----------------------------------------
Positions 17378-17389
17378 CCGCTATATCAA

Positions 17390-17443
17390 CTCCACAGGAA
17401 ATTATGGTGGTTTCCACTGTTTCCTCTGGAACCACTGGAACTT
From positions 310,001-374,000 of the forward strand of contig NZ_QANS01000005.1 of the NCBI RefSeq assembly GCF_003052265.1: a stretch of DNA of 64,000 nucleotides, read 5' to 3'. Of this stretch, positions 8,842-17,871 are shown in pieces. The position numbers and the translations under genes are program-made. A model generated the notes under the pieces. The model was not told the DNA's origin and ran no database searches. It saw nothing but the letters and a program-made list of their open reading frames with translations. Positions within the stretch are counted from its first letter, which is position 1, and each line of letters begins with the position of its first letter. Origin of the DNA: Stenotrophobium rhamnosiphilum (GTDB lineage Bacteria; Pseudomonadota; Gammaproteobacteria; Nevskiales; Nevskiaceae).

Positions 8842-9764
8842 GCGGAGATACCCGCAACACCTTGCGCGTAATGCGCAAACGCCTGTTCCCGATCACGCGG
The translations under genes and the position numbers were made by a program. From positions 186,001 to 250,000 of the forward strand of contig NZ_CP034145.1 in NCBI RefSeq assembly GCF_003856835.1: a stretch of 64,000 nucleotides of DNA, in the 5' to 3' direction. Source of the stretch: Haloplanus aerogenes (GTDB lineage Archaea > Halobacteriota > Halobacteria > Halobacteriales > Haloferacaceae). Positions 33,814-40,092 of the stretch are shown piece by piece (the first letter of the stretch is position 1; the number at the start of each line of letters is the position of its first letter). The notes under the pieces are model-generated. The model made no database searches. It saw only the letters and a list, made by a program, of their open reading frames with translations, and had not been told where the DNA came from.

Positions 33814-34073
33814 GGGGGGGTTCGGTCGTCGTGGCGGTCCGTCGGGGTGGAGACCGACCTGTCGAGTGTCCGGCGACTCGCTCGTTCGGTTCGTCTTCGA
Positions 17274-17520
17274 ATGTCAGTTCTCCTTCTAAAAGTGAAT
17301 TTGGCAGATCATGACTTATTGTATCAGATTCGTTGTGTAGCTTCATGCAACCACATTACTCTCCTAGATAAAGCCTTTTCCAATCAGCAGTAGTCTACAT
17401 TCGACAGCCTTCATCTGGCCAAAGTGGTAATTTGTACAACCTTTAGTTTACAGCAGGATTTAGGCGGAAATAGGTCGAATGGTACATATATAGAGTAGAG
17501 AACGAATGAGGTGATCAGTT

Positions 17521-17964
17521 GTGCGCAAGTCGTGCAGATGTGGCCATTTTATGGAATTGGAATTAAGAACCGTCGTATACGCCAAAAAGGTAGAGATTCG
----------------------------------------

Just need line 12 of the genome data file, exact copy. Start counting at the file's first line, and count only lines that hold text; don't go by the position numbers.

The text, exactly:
Positions 17274-17520